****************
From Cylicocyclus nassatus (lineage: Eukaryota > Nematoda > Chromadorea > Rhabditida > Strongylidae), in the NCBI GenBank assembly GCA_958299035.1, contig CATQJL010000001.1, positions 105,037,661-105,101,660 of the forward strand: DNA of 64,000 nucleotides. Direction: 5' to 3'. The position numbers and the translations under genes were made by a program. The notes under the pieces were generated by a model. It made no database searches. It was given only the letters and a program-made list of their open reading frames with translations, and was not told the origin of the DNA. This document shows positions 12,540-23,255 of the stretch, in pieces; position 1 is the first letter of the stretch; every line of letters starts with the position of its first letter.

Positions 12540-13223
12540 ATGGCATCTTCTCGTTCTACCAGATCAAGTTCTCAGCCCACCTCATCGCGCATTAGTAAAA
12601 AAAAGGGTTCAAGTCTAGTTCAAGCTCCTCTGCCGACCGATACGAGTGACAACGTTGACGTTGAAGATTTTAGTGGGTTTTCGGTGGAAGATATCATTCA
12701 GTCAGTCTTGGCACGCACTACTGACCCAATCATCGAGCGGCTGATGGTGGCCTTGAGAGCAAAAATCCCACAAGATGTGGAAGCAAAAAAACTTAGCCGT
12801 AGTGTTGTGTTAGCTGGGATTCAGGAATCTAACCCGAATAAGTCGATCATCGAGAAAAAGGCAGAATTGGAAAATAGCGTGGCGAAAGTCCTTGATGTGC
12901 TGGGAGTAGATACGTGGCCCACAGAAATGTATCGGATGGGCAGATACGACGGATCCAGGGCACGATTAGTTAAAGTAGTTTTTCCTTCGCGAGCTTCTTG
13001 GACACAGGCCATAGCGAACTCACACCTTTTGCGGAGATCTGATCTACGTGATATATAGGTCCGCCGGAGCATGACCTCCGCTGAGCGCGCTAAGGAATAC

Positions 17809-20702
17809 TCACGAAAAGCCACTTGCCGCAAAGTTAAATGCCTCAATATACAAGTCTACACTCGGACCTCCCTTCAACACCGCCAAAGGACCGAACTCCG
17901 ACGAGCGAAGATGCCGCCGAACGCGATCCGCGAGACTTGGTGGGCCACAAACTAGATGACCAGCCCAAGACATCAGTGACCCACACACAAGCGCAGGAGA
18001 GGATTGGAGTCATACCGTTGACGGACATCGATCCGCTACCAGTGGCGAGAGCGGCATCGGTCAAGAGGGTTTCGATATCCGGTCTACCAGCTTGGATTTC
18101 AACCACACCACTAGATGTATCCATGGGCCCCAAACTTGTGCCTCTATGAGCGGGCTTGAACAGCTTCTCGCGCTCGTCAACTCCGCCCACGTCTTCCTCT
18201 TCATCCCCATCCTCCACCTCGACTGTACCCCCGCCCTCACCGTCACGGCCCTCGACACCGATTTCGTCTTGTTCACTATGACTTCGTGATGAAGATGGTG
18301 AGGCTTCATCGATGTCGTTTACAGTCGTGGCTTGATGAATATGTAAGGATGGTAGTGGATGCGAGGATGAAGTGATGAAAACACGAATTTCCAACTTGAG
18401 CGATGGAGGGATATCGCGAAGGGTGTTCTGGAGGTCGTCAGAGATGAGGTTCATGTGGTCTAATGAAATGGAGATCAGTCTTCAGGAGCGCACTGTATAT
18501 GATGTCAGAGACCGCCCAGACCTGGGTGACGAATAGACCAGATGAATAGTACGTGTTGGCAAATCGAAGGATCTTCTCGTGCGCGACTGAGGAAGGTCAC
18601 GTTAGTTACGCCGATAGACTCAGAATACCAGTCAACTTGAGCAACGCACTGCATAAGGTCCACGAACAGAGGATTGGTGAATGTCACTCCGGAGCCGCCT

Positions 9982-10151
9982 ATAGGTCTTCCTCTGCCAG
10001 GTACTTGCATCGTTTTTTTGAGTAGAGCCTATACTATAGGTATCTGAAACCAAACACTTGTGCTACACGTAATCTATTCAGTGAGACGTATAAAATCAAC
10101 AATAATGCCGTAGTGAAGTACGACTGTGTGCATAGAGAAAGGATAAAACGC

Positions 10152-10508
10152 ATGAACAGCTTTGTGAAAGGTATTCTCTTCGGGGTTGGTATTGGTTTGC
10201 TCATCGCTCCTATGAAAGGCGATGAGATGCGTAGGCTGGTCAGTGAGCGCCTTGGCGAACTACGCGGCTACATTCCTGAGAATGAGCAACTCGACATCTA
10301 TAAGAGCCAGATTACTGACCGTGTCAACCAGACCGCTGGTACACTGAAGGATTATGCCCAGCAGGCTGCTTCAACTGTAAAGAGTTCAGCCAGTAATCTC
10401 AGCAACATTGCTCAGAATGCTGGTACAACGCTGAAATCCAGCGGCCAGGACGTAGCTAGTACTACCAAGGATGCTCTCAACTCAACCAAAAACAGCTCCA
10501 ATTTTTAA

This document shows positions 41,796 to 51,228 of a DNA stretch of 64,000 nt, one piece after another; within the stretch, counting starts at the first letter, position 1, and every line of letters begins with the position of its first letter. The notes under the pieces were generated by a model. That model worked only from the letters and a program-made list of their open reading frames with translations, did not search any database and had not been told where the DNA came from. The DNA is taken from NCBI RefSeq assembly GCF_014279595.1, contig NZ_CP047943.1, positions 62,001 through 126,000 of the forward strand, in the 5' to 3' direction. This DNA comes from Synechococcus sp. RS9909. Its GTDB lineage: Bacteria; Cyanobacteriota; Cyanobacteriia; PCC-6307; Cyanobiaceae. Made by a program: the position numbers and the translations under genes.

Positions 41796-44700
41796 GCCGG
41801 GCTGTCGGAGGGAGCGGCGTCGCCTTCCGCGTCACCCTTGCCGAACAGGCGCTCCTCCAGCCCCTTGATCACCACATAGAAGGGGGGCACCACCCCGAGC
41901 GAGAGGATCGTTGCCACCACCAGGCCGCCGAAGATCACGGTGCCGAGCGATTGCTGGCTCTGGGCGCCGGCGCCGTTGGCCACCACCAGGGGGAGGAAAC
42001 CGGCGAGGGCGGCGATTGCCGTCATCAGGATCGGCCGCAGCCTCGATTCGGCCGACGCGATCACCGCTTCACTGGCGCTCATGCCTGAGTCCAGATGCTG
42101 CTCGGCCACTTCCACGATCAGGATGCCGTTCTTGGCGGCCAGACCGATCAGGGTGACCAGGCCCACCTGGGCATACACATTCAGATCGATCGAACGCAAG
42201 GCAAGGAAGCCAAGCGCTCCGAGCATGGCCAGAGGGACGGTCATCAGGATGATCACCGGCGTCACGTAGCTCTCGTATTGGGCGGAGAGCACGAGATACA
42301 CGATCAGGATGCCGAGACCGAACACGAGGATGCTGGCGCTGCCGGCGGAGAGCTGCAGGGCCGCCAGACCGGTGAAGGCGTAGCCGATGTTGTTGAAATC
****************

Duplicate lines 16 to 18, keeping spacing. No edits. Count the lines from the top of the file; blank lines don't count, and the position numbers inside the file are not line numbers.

18401 CGATGGAGGGATATCGCGAAGGGTGTTCTGGAGGTCGTCAGAGATGAGGTTCATGTGGTCTAATGAAATGGAGATCAGTCTTCAGGAGCGCACTGTATAT
18501 GATGTCAGAGACCGCCCAGACCTGGGTGACGAATAGACCAGATGAATAGTACGTGTTGGCAAATCGAAGGATCTTCTCGTGCGCGACTGAGGAAGGTCAC
18601 GTTAGTTACGCCGATAGACTCAGAATACCAGTCAACTTGAGCAACGCACTGCATAAGGTCCACGAACAGAGGATTGGTGAATGTCACTCCGGAGCCGCCT